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Hepatitis B is a common disease in the United States. The good news is that the hepatitis B vaccine gives more than 90% protection to people who get the vaccine.
There are 2 vaccines that protect against hepatitis B:
Because of the vaccine, cases of acute (short-term) hepatitis B have decreased by a lot in the United States. But chronic (long-term) hepatitis B is still common — up to 2.2 million people in the United States have it. Chronic hepatitis B can lead to serious liver problems — and even death.
Getting vaccinated is the best way to prevent hepatitis B.
Hepatitis B is a liver disease caused by a virus. There are 2 types of hepatitis B:
Many children who get acute hepatitis B don’t have any symptoms, but most adults do. Symptoms may include:
Acute hepatitis B symptoms usually last a few weeks — but they can last as long as 6 months.
If the acute hepatitis B infection does not go away after 6 months, it’s considered a chronic hepatitis B infection. Most people who have chronic hepatitis B don’t have symptoms at first. But chronic hepatitis B is a lifelong illness that can lead to serious — and possibly deadly — liver problems, like:
Hepatitis B spreads through blood, semen, or other body fluids. Hepatitis B can spread from mother to child during birth — and when someone:
All children need to get the hepatitis B vaccine — and some adults may need it, too.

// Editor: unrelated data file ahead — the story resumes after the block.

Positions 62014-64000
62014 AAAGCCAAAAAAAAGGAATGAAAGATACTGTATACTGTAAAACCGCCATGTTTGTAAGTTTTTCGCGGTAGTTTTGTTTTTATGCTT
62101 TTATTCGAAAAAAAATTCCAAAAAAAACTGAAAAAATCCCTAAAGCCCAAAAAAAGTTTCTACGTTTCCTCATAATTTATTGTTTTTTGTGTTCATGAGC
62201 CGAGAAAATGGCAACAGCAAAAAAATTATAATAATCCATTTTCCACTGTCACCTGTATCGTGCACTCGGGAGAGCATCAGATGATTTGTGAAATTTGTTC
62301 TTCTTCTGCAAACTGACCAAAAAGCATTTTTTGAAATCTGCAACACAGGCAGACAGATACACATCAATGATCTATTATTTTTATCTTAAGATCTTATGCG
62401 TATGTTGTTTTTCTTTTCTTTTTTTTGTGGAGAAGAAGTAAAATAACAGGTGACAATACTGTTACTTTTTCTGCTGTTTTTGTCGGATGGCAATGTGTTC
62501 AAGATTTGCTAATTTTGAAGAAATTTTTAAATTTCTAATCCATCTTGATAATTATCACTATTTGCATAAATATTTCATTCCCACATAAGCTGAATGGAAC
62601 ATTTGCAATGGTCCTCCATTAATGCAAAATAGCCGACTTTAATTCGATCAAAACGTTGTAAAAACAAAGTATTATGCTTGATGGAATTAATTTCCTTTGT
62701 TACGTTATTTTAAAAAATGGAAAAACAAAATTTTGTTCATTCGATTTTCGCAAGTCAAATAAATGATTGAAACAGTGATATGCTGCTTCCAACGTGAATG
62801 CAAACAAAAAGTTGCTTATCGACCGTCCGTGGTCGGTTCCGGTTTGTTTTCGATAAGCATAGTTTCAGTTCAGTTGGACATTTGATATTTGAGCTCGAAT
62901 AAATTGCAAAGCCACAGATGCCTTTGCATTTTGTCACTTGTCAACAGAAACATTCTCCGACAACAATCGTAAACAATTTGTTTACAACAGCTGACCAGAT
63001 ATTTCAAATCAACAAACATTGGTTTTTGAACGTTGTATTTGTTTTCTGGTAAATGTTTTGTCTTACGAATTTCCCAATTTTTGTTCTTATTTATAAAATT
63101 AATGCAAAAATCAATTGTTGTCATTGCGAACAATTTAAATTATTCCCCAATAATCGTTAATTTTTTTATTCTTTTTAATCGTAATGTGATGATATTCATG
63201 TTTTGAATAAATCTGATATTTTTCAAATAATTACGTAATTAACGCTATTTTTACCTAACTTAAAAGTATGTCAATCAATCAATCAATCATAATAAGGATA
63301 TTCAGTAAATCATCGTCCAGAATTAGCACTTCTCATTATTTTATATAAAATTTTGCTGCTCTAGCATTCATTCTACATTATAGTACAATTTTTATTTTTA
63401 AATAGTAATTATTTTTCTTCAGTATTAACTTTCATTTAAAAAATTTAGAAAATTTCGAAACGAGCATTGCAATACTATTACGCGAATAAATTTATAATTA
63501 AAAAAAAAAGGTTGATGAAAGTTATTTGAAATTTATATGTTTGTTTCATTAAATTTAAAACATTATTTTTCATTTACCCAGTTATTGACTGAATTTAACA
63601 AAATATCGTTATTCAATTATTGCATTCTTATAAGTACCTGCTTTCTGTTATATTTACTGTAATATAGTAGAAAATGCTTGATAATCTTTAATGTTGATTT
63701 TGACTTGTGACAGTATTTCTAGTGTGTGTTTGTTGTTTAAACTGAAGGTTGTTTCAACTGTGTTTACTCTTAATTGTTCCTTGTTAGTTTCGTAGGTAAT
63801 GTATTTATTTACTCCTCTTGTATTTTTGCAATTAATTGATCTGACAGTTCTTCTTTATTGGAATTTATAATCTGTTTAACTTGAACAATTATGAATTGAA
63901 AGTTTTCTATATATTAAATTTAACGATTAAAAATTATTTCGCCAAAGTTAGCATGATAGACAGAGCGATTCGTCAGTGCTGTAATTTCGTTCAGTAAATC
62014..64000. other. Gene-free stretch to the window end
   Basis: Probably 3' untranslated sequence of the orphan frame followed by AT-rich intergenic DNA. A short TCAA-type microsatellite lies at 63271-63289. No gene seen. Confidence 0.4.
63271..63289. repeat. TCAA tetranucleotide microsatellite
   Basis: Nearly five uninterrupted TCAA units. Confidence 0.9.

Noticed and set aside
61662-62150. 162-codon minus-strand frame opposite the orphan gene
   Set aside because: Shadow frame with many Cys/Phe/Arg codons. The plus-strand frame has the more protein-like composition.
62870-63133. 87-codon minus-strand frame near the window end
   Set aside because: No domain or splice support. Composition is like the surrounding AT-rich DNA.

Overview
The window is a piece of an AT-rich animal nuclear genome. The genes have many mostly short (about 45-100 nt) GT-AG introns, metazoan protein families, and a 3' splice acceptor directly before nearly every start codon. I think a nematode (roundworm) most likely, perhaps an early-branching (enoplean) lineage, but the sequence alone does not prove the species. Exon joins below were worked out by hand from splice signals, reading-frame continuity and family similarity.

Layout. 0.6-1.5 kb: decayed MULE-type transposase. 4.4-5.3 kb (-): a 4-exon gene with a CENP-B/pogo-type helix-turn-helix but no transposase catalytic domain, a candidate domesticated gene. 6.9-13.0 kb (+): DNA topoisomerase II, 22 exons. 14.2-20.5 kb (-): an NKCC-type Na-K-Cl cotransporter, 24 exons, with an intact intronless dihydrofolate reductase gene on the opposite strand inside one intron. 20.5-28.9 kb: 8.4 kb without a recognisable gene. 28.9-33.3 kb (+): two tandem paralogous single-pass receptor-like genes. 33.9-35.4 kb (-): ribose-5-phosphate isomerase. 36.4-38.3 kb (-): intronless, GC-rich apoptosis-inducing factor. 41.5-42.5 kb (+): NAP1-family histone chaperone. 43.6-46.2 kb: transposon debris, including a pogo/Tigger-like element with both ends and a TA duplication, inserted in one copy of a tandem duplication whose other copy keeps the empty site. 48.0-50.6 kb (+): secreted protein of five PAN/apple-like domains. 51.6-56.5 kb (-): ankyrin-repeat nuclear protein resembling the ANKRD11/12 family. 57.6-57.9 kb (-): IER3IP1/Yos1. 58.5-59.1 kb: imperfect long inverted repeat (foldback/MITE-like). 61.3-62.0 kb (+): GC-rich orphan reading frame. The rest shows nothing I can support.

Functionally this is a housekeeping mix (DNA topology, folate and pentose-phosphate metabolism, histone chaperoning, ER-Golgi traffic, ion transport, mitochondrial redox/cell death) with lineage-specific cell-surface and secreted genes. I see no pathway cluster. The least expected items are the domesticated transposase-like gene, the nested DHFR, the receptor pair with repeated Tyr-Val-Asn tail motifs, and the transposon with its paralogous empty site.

All children need to get the hepatitis B vaccine as part of their routine vaccine schedule.
Children need 3 doses of the vaccine at the following ages:
Children and teens younger than 19 years who did not get the hepatitis B vaccine can still get vaccinated. Talk with your child’s doctor about a catch-up shot.
Adults who are at risk for hepatitis B can also get vaccinated. The vaccine is given in 3 doses. The second dose is given 1 month after the first dose, followed by a third dose 6 months after the second dose.
You may be at risk for hepatitis B if you:
If you’re age 18 and older and at risk for both hepatitis B and hepatitis A, you may be able to get a combination vaccine that protects against both diseases. You may be at risk for both diseases if you:
Talk with your doctor about how to protect your family from hepatitis B.
Some people should not get the hepatitis B vaccine — or may need to wait to get it. Be sure to tell your doctor before getting vaccinated if you:
Side effects are usually mild and go away in a few days. They may include:
Serious side effects from the hepatitis B vaccine are very rare.
Like any medicine, there's a very small chance that the hepatitis B vaccine could cause a serious reaction. Keep in mind that getting the hepatitis B vaccine is much safer than getting hepatitis B. Learn more about vaccine side effects.
Vaccine Information Statements (VISs) have detailed information about recommended vaccines.
Last reviewed: January 2018